NICE ideas to make the UK a healthier place by encouraging cycling and walking

LCC campaigner Susie Morrow helped formulate new national guidelines to promote walking and cycling

During 2012, I was one of two ‘community members’ working with the National Institute for Health and Clinical Excellence (NICE) to produce its ‘Walking and Cycling’ guidance. This document calls on local authorities, the NHS, and anyone else involved in environment and transport planning, parks and LCC campaigner Susie Morrow helped formulate new national guidelines to promote walking and cycling leisure, and physical activity promotion to put in place policies that encourage walking and cycling to become the norm for short journeys across the UK.

NICE was formed in 1999 following concerns about the ‘postcode lottery’ in funding clinical treatments. Its remit was to ensure that evidence on the eff ectiveness and cost-effectiveness of medicines and clinical procedures was fed into health authorities’ funding decisions. In 2005 NICE’s role was broadened to encompass public health.

The publication of this guidance is very timely because on 1 April 2013 local councils will take over responsibility for public health in their areas. The shift in responsibility of public health to local councils is an attempt to address the public health crisis taking place in this country at present. ‘Crisis’ might sound melodramatic, but the nation is getting worryingly less healthy because of a long-term trend that’s seeing people doing less and less exercise.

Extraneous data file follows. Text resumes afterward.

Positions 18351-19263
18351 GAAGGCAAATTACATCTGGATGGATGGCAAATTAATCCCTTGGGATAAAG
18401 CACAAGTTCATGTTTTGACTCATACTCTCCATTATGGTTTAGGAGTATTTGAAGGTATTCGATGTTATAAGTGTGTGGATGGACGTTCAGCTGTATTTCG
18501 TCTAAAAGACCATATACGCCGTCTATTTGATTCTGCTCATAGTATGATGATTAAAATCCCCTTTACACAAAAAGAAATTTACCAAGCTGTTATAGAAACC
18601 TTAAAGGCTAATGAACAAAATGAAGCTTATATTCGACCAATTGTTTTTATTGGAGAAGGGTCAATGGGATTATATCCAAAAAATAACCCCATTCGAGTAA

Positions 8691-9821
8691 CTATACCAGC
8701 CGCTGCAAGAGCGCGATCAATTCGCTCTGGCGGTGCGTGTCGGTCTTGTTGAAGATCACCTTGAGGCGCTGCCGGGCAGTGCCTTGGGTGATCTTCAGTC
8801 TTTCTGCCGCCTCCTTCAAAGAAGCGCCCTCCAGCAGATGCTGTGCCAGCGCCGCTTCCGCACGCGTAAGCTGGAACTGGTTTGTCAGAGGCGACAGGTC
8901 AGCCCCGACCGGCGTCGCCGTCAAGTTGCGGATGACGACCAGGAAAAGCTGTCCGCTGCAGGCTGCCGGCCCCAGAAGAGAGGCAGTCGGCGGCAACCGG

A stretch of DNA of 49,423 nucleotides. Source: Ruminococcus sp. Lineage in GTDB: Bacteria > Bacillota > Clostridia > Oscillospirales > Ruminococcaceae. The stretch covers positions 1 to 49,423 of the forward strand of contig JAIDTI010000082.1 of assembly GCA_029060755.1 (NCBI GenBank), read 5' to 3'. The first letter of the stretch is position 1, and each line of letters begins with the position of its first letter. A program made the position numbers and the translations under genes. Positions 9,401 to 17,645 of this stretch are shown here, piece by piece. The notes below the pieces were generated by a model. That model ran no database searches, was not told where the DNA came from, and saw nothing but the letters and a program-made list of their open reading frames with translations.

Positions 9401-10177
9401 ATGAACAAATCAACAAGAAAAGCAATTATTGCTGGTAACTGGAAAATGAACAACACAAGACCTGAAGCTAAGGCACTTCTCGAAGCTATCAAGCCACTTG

Physical activity reduces the risk of coronary heart disease, stroke and type-2 diabetes, among other diseases, and is important for good mental health too. To many of us promoting walking and cycling is a no-brainer because these are obvious ways to increase most people’s levels of physical activity in low-cost, accessible ways. Having evidencebased guidance from NICE informs and strengthens our case.

NICE’s guidance recognises that encouraging walking and cycling are effective and economical ways to get more people active. It makes 10 recommendations to reverse the longterm decline in physical activity and its associated problems with public health. In particular, it considers three settings with great potential for promoting walking and cycling: schools, workplaces and the NHS.

Working at local level
I’m an active member of LCC in Wandsworth, though my role with NICE wasn’t to represent any particular organisation; rather it was to represent the views and concerns of those promoting walking and cycling in the broader sense, based on my experience with LCC and other organisations working to improve the public realm, such as Living Streets.

To develop the guidance we used a rigorous process, one built around ‘informal consensus’ including commissioning reviews and economic modelling, expert witness testimony, and consultation with stakeholders such as LCC members.

Stakeholders’ comments formed a useful ‘sanity check’ on the guidance as it developed, for example, strengthening it on cycle training and on ensuring people with impairments can benefit from local measures to promote walking and cycling.